This year we have been tracking the evolution of healthcare in the United States under the Trump administration, from the American Health Care Act (AHCA) and the Better Care Reconciliation Act (BCRA) bills failing to pass through Congress, the expiration of the Children’s Health Insurance Plan (CHIP) which covers 9 million children—many of whom have chronic health conditions—to Executive Orders undermining the Affordable Care Act (ACA; aka Obamacare) to the effect of destabalizing the insurance markets, causing confusion among consumers and higher premiums and out-of-pocket costs. More recently the U.S. Congress has been focused on tax reform, though critics have described efforts as a healthcare repeal disguised as a tax bill. This week the nonpartisan Congressional Budget Office (CBO) has scored the Senate’s Tax Cuts and Jobs Act bill that, if

passed, could take effect on January 1, 2018.   For those concerned with America’s growing debt, the CBO analysis finds the $1.4 trillion would be added to the federal deficit over the next decade. Critics decry raising taxes for lower-income families while lowering taxes for those who make over $100,000 annually. The primary concern to poor Americans comes from the tax bill’s effect on health care. The Senate’s tax bill repeals the Obamacare individual mandate that requires almost all Americans to have health insurance or else pay a penalty. As with all previous attempts to repeal the Affordable Care Act, the CBO has calculated that the change would cause insurance premiums to rise leading to millions losing their insurance in the…

Donald Trump, President of the United States, has taken steps to systematically change America’s health insurance system. He has failed on his promise to pass healthcare reform through Congress due to lack of support, mostly from the destabilization the American Health Care Act (AHCA) and Better Care Reconciliation Act (BCRA) would have caused for premium costs and uninsured rates. The morning of October 12 he signed an Executive Order undermining the Affordable Care Act (ACA) and opens the door to low-benefit insurance despite lack of Congressional support. Later that night, Trump ordered an immediate end to subsidies to insurance companies that help cover low-income Americans between 100% to 250% of the Federal Poverty Level (FPL).   Trump has repeatedly called the ACA (aka Obamacare) a “disaster” that is

“failing” despite the more than 50 million uninsured in 2009 decreasing to 28 million uninsured by 2017. Since taking office the Trump administration has been criticized for “sabotaging Obamacare” by using ACA funds for anti-Obamacare ad campaigns, cutting the enrollment period in half, and planning weekly 12-hour maintenance outages to the ACA enrollment websites during the enrollment period. These most recent executive orders enables insurers to offer plans that provide few benefits, so seemingly less expensive premiums would leave patients with high out-of-pocket costs, and directly impacts low-income Americans and may lead to many losing coverage or making impossibly difficult decisions of whether to eat or receive health care. In a recent blog post we dove into the details of understanding health insurance, including…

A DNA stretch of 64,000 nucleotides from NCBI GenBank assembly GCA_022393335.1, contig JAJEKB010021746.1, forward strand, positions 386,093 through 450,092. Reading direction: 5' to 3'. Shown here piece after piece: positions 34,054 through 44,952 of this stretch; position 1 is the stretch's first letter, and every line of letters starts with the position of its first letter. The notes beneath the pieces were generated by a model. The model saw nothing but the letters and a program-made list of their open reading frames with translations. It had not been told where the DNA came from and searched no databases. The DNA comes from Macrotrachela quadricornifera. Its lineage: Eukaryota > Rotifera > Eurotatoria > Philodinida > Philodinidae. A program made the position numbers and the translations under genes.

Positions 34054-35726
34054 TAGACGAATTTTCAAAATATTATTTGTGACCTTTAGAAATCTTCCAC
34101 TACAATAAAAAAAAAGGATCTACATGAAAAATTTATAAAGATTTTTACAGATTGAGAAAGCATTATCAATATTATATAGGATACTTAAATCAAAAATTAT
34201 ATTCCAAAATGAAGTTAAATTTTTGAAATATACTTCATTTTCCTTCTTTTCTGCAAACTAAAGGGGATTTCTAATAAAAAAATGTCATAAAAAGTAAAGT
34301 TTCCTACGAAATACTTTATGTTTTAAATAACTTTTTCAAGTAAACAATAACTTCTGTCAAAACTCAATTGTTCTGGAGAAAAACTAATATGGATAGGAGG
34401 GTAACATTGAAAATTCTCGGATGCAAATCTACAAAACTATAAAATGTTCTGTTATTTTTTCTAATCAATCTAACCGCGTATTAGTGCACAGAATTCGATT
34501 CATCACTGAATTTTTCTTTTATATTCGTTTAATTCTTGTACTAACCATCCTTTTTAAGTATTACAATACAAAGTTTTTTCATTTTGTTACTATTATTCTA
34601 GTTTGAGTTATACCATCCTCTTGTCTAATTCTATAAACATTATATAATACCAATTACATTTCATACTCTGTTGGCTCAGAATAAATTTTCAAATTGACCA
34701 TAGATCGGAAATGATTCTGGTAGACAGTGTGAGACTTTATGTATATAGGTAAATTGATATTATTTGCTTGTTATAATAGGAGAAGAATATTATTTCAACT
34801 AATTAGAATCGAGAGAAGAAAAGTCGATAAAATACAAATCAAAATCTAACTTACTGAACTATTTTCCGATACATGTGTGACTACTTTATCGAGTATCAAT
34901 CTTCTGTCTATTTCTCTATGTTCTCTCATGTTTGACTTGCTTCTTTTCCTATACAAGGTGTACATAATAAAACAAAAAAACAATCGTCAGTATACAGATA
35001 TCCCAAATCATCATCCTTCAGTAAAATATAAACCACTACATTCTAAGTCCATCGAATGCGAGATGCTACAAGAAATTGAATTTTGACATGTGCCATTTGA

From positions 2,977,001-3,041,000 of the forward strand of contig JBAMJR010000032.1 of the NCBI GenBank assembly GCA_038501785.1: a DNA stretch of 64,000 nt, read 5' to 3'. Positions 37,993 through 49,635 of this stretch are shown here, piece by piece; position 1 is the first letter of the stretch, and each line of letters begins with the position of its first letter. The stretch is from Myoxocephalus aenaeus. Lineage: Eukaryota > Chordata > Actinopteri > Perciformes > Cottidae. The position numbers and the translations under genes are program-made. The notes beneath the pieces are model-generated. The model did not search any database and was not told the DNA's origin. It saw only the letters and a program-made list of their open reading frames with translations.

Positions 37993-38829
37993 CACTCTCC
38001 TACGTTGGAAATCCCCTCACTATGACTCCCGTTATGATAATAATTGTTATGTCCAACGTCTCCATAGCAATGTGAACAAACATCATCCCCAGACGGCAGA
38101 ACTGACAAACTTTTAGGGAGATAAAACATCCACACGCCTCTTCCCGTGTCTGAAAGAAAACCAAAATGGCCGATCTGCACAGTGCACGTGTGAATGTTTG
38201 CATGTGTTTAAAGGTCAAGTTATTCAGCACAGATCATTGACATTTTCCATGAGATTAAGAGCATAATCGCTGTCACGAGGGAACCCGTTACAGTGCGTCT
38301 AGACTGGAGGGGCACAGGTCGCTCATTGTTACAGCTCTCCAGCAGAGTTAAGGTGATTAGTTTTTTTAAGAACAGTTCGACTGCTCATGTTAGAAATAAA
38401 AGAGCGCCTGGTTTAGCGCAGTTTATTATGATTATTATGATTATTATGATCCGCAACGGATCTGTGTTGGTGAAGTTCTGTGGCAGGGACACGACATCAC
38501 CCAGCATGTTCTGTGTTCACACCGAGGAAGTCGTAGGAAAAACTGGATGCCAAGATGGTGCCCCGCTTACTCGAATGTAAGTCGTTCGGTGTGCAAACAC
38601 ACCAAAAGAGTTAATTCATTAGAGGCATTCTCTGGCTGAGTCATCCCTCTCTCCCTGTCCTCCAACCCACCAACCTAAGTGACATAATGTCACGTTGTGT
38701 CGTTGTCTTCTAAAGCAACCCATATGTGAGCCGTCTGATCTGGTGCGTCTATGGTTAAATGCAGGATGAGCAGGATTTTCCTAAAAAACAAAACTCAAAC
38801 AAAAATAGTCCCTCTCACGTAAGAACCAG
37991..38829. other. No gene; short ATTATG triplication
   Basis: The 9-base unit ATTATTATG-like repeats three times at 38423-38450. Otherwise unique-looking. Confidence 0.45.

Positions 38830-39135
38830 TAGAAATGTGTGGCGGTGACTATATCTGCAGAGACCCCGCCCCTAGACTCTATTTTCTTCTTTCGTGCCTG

We have been tracking the new healthcare bill being proposed by the U.S. House of Representatives, the American Health Care Act (AHCA). After passing the House last month, the bill was sent to the United States Senate where it was redrafted into the Better Care Reconciliation Act (BCRA), which they are planning on holding the vote for after the July 4th recess. The Congressional Budget Office (CBO) has released their analysis report on the BCRA’s impact on the Federal deficit and American’s premiums and insurance status.   Previous CBO scores for Affordable Care Act (ACA) repeal/replace bills have shown millions of Americans would lose health insurance while premiums rise for several years before falling, primarily for the healthiest and youngest Americans

while older people and those with pre-existing conditions could see much higher healthcare costs. The analysis of the most recent bill concurs that 49 million Americans under 65 years old would be without health insurance (compared to the projected 28 million under the Affordable Care Act). The CBO also cuts funding to Medicaid by $772 billion over the next ten years; enrollment is expected to fall by more than 15 million people by 2026, 57% of which covers children or disabled Americans. As found in previous reports, premiums are expected to rise leading up to 2020. Premiums would rise an average of 74%, with Americans under 18 years old seeing a 10% increase in premiums while they would more than double for those 55 and older. Analysis also found…